Yet, in the USA, the world's largest market for meat-based foods saw a significant number of people opting to reduce or stop their meat consumption. 
This trend is continued from other sources who are reporting a similar correlation of those choosing to opt for a plant-based menu. 
In addition, straying as far as possible from the rabbit food image, the vegan product food development market is flourishing.
In the UK alone, 16% of new food product launches were vegan in 2018 which was double to the number of releases in 2015 according to Mintel, the data analysts. 
So, let's address the immediate benefits for these people who have decided to look for alternatives?
It is important to remember that the vegan choice eliminates all meats, milk and dairy products, let's not forget, many supplements include some form of meat-based product, including gelatin capsule shells which are sourced from beef or pork.
Bacon and Asbestos
However, by taking away meat sourced foods, you can reduce your intake of carcinogens, yes carcinogens.
That's because processed meats such as bacon are classified in the same category as cigarettes, alcohol, and asbestos!
Even red meat is classed as a carcinogen, and reducing your intake of both can reduce your risk of colorectal cancer , and switching vegan can also reduce the risk of prostate cancer by 35%. 
Yet, there is an unequivocal conclusion by a huge number of scientists that in order to reduce the overall risk of death we must eat more fruits, seeds, nuts, vegetables, and whole grains.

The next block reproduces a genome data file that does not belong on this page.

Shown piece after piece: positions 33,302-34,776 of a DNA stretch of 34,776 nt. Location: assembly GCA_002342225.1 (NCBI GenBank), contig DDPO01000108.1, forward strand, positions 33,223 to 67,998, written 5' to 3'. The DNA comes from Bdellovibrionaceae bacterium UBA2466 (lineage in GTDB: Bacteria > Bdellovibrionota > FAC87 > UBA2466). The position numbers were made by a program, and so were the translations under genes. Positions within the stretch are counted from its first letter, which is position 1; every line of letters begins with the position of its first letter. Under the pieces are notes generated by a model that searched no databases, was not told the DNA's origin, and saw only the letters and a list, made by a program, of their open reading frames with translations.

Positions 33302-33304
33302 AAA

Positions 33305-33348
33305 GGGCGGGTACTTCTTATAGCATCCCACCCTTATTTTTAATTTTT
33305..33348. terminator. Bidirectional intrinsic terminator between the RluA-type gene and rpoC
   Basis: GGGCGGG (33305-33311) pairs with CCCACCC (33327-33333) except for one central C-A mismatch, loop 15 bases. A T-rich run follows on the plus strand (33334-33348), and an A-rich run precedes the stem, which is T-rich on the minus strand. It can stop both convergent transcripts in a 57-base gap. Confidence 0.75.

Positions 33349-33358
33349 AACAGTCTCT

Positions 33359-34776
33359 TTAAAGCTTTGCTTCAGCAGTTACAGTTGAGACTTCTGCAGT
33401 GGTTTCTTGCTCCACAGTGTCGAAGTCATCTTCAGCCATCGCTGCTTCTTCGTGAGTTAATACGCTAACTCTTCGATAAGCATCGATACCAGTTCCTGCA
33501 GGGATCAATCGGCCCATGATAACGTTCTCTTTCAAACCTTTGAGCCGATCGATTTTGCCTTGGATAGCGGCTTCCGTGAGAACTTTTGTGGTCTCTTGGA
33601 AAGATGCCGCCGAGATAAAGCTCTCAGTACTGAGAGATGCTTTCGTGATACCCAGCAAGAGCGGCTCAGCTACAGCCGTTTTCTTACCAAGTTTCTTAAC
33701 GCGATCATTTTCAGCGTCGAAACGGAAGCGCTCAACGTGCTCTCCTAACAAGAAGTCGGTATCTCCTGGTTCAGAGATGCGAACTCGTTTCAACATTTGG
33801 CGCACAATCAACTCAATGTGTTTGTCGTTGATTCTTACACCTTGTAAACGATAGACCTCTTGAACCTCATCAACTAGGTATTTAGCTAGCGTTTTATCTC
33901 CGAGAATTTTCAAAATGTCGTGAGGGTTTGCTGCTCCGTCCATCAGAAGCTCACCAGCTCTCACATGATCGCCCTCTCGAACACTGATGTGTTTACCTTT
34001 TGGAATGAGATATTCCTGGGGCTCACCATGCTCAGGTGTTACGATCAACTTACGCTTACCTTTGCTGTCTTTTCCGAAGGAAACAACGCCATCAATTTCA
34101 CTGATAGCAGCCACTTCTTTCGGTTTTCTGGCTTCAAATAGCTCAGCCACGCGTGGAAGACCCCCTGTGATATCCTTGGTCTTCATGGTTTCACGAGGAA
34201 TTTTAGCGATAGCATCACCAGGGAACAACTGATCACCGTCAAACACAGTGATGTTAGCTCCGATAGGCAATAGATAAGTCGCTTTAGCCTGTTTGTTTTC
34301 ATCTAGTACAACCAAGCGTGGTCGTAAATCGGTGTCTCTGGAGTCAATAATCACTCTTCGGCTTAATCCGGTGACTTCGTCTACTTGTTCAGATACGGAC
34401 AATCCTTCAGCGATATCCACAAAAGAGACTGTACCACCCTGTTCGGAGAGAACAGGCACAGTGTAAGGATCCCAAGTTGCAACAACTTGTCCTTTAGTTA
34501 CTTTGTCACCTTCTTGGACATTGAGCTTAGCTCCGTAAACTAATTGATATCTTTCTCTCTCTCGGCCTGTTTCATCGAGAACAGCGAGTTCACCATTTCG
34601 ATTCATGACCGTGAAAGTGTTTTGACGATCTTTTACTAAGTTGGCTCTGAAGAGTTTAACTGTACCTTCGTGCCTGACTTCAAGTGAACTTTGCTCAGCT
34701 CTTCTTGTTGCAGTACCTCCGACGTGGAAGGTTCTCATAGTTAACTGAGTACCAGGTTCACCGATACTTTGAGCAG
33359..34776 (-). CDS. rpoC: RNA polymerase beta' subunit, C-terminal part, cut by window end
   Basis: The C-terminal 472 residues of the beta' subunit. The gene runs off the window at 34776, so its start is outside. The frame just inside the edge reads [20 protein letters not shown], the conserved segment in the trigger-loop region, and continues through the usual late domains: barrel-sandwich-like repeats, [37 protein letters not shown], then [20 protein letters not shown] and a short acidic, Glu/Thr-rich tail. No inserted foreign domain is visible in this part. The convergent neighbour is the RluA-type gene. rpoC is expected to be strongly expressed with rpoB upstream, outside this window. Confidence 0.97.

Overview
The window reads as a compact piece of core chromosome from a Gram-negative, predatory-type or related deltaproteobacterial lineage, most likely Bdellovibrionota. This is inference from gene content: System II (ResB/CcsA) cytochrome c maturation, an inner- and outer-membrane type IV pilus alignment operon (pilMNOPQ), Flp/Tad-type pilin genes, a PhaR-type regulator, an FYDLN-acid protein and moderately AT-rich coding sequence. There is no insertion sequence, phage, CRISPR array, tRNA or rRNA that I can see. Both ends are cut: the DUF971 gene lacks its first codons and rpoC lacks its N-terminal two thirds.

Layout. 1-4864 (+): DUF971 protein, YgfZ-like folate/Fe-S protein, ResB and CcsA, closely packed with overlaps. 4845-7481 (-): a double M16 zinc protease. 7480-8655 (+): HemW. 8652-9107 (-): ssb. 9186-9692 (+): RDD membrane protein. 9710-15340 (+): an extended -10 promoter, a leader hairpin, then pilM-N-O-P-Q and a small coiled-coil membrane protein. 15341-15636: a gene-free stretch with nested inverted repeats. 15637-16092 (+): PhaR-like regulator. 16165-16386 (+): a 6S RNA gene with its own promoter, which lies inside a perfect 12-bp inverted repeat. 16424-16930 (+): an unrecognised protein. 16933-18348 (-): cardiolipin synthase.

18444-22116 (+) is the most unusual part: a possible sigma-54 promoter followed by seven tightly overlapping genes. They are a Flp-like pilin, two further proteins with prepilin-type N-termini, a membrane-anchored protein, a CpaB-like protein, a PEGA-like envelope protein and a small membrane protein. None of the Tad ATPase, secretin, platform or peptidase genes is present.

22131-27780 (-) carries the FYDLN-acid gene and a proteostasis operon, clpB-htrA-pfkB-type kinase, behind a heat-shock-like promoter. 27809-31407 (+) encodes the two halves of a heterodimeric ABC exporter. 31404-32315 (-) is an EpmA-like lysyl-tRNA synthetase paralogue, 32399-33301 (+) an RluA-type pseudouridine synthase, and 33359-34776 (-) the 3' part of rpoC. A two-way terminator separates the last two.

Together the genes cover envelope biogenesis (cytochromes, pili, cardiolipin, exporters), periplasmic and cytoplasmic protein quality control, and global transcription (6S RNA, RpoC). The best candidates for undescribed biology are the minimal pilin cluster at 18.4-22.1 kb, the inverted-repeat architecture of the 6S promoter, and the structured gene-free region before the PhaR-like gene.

If this is starting to sound like an anti-drug lecture, you may be interested to know that those processed meat products are responsible for more deaths per year than illicit drug use. 
Cigarettes Versus Diet
Then there are the statistics that seem more akin to the warning found on cigarette packaging.
Just one meat-based meal can reduce the effectiveness of our arteries and blood flow by up to 40% within 2 hours of consumption. 
This then leads us to the consensus among health authorities across the globe that believe a poor diet is responsible for more deaths than smoking. 
This is down to those refined sugars and carbohydrates found in so many processed foods as well as meat which contributes to cardiovascular diseases, diabetes, and the rise of inflammation.  
All of which, are, as you may have guessed, responsible for widespread deaths.
So we know that eating meats, even the 'good' meats like chicken  are bad for our overall health.
So what can a plant-based diet do for our health?
Does it just reduce the risk of chronic disease by default because they're omitted from our diet or do plant-based foods actually encourage good health?
Let's start off with the very beginnings of life. Not the big bang, but pregnancy.
The developing baby feeds from its mother. This process will form the basis of that baby's life.